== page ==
learning_immunoassay_01

learning_immunoassay_01 - Chapter 1 Introduction to...

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Introduction to Immunoassays 1 Chapter Immunoassay: Antibodies, Antigens and Analytes Defined Antibodies and Antigens An antibody is a protein that is produced by the body in response to an “invading” (foreign) substance 1 . Antibodies are produced as part of the body’s immune response to protect itself. For instance, some immunoassays test for the presence of antibodies to cancer molecules. Thus, if the antibodies are present, it means invading cancer cells are, too. An antigen is the substance that the body is trying to “fight off” (eliminate or reduce) by mount- ing an immune response. Some immunoassays test for antigens directly, rather than looking for the antibodies. In a test to measure the concentration of a therapeutic drug, for example, the drug is the antigen that binds to the antibody. An analyte is anything measured by a laboratory test. In immunoassay testing, the analyte may be either an antibody, or an antigen. Introduction An immunoassay is a test that uses antibody and antigen complexes as a means of generating a measurable result. An antibody:antigen complex is also known as an immuno-complex. “Immuno” refers to an immune response that causes the body to generate antibodies, and “assay” refers to a test. Thus, an immunoassay is a test that utilizes immunocomplexing when antibodies and antigens are brought together. Immunoassays are different from other types of laboratory tests, such as colorimetric tests, because they use antibody:antigen complexes to generate a signal that can be measured. In contrast, most routine clinical chemistry tests utilize chemical reactions between the reagent (a solution of chemicals or other agents) and patient sample to generate a test result. Learning Objectives After completion of this chapter, you will be able to: define immunoassay describe the structure and preparation of antibodies define four categories of immunoassay methodology (competitive and noncompetitive, and homogeneous and heterogeneous) 1 An exception is the case of auto-immune diseases, where the body produces antibodies to naturally occurring pro- teins rather than foreign substances.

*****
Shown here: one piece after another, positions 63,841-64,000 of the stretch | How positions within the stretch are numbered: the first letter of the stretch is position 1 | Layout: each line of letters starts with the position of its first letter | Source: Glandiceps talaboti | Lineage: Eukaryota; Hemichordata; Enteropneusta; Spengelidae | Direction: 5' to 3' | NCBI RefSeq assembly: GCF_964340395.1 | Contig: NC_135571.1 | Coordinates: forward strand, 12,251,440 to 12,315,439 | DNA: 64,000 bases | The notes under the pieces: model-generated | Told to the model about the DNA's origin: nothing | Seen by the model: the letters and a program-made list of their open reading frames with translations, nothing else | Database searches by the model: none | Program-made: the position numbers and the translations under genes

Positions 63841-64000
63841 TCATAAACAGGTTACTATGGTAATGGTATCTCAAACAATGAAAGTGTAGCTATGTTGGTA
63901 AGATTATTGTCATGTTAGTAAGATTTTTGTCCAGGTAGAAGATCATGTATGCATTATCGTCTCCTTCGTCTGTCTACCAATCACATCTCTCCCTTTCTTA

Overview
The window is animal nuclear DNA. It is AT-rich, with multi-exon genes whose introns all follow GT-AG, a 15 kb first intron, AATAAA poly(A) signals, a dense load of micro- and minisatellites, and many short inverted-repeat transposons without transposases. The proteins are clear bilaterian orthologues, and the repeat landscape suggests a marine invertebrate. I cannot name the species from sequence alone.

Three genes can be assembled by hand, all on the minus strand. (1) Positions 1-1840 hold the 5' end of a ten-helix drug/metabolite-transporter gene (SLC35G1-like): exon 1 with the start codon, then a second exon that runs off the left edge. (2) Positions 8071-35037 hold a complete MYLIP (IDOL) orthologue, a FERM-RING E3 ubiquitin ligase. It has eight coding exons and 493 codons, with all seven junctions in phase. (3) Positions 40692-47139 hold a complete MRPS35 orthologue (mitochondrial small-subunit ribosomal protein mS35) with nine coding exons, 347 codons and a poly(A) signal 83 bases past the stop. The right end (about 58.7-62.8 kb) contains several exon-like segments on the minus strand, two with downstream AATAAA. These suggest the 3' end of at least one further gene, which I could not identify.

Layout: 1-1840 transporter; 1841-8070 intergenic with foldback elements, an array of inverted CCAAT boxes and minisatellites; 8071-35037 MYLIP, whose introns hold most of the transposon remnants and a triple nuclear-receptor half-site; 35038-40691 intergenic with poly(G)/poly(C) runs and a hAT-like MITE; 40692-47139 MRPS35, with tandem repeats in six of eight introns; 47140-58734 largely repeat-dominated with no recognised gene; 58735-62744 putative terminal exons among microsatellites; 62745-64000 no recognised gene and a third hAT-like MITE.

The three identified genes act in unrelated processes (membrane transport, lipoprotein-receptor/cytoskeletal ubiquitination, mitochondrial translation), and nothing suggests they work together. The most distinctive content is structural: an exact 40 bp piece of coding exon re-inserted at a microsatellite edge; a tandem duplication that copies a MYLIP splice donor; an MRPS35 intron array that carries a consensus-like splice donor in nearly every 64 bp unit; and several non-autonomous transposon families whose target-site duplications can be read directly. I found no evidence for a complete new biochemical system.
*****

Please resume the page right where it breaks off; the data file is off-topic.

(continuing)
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Preparation of Polyclonal and Monoclonal Antibodies Antibody reagents are developed from either polyclonal or monoclonal antibodies. Polyclonal antiserum (serum from blood containing the desired antibodies) is generated in animals, most commonly sheep, rabbits, or goats. The animals produce the antiserum - just as a human would - as a defense mechanism when exposed to an anti- gen. Antiserum contains a mixture of antibodies, each of which may bind to different antigen binding sites, or epi- topes. The process of making an antiserum begins by injecting a solution that contains the antigen of interest into an animal. This antigen of interest is sometimes called an immunogen, because it can stimulate an immune response. Over time, and in some cases with multiple injections, the immune system of the animal produces antibodies to the antigen that was injected. Blood is collected from the animal, and serum is isolated from the
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This note was uploaded on 04/24/2008 for the course ENGR 213 taught by Professor Clague during the Winter '08 term at Cal Poly.

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learning_immunoassay_01 - Chapter 1 Introduction to...

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